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  • the EESC proposes:

     

    • The EESC proposed to make sure that the relevant European and national legislation is fully implemented and enforced so as to reduce precarious work and the prevalence of the associated mental health problems;
    • to adopt specific legislation on preventing psychosocial risks at EU level;
    • to combat identified work-related psychosocial risks at the source.

     

  • Persistent health inequalities are a huge factor behind the twofold higher mortality rate of people with disabilities, who on average die 10 to 20 years earlier than people without a disability. At the top of the list of barriers creating such inequalities are exorbitant treatment costs, inaccessible transport and health facilities, and stigma – but also a healthcare workforce that lacks proper training on disability issues.

  • The European Commission's proposal for a comprehensive European care strategy that should guarantee to all Europeans the possibility of receiving high quality healthcare and care service throughout their lifetime has been met with approval by the EESC

  • The technical limit value for asbestos exposure should ultimately be set at a lower level than the Commission is currently proposing in a recent Directive regulating the protection of workers from dangers of occupational asbestos exposure, the European Economic and Social Committee (EESC) said in an opinion adopted at its plenary session in December.

  • Europe's care sector will be barely capable of responding to the growing care demands of its ageing population. It is in dire need of major investments and a shift in policy-making, which should ensure that care workers are properly paid, have regulated working hours and receive adequate support. To achieve this, EU action will not be enough, and political will at national level will be crucial, an EESC hearing said.

     

  • The European Economic and Social Committee (EESC) calls on the EU and Member States to implement more concrete measures to support the health, housing and financial needs of the growing number people taking on long-term caregiving responsibilities of a family member.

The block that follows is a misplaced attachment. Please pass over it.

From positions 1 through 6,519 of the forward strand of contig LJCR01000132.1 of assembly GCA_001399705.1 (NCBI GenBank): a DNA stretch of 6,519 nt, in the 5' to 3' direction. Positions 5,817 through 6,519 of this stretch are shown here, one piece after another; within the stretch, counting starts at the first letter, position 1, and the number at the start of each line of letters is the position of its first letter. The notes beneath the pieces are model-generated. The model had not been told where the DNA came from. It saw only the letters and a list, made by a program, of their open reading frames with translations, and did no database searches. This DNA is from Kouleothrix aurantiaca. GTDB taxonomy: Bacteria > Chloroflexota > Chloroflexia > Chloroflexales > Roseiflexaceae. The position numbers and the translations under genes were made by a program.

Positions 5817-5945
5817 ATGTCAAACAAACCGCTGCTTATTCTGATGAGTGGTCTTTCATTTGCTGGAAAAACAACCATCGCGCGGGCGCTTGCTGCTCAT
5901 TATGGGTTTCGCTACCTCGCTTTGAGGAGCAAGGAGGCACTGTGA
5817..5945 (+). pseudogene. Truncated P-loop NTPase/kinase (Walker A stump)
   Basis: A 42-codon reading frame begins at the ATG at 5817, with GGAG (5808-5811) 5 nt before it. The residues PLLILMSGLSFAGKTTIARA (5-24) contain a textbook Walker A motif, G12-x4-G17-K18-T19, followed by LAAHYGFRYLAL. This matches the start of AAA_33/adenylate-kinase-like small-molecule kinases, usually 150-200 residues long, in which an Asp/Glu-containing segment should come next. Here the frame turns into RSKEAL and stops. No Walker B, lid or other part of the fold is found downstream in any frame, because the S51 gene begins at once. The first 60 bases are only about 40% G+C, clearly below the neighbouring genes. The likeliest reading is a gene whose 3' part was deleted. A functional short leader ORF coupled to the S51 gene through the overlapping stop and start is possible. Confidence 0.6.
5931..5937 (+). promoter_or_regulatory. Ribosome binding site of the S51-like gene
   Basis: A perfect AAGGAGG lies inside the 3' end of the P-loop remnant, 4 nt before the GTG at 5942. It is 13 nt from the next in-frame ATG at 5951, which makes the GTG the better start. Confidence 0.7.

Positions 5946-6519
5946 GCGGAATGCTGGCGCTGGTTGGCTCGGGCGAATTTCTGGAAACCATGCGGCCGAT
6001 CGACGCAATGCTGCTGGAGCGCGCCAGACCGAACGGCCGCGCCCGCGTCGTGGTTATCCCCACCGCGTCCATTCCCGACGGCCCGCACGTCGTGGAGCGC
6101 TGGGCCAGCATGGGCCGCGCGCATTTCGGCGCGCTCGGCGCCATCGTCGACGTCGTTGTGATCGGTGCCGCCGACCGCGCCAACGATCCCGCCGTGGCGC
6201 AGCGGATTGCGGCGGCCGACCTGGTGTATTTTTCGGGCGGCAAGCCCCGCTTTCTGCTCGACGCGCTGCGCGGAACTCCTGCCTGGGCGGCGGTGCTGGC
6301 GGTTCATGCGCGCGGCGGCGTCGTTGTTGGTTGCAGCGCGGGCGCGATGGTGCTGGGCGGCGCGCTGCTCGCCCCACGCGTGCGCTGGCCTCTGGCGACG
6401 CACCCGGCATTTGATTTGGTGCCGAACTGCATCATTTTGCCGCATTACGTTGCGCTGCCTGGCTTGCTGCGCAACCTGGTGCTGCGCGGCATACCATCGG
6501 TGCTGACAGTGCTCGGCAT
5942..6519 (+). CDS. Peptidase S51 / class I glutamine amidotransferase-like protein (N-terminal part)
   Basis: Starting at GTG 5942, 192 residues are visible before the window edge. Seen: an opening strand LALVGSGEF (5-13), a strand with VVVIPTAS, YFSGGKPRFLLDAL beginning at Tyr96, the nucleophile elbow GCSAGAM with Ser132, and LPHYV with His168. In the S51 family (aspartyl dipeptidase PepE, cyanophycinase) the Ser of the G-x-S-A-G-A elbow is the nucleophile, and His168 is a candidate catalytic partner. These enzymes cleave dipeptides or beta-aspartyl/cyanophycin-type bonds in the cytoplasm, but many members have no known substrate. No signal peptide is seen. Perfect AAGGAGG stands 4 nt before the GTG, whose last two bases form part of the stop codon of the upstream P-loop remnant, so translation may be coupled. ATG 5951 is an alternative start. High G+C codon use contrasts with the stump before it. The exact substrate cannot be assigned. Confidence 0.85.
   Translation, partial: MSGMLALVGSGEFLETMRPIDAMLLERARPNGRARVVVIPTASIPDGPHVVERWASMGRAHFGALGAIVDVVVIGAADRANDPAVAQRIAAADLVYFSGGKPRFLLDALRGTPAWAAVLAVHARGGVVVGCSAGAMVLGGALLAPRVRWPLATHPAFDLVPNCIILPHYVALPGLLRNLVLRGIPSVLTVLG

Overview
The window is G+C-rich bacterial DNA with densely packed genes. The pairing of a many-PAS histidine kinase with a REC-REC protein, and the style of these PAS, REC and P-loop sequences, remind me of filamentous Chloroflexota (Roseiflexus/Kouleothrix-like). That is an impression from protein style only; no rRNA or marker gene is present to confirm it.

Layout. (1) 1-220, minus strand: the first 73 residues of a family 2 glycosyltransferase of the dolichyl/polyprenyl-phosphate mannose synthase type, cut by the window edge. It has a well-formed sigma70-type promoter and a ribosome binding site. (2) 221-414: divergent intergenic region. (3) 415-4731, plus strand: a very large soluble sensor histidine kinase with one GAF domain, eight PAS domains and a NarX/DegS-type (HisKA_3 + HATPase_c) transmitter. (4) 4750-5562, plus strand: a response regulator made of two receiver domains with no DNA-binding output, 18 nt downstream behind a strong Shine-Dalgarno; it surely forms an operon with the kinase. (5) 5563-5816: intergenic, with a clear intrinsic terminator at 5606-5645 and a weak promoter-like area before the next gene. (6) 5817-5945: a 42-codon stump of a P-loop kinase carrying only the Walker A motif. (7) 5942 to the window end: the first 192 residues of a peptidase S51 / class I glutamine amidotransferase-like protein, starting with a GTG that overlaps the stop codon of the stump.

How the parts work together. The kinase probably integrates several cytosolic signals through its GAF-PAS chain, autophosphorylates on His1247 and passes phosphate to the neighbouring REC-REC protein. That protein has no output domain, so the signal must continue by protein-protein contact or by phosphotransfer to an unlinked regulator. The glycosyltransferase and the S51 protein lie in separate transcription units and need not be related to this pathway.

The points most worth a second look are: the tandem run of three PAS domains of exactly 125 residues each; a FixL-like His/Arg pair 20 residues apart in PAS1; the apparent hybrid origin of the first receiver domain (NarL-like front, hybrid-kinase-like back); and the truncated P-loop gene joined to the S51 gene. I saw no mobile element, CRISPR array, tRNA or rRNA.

• In an own-initiative opinion, the European Economic and Social Committee (EESC) has called for the EU to adopt a comprehensive approach to providing more support and faster treatment for rare disease patients.

  • Reference number
    47/2022

    At the EESC plenary debate with Commission Vice-President Margaritis Schinas, the EESC reiterated its unwavering support for a European Health Union. It urged the Commission to be ambitious in the implementation of the new European care strategy, which aims to ensure that each and every European has access to affordable and high-quality healthcare

  • Rare diseases may be rare but they still affect up to 36 million people in the EU. Despite advances in research and the exchange of good practices, Europe is still failing patients with rare diseases on many fronts

  • Reference number
    16/2022

    The European Union needs not only to improve the preparedness of its health system but also to address inequalities within the Union and globally. It needs to move quickly to assess the public health action taken to date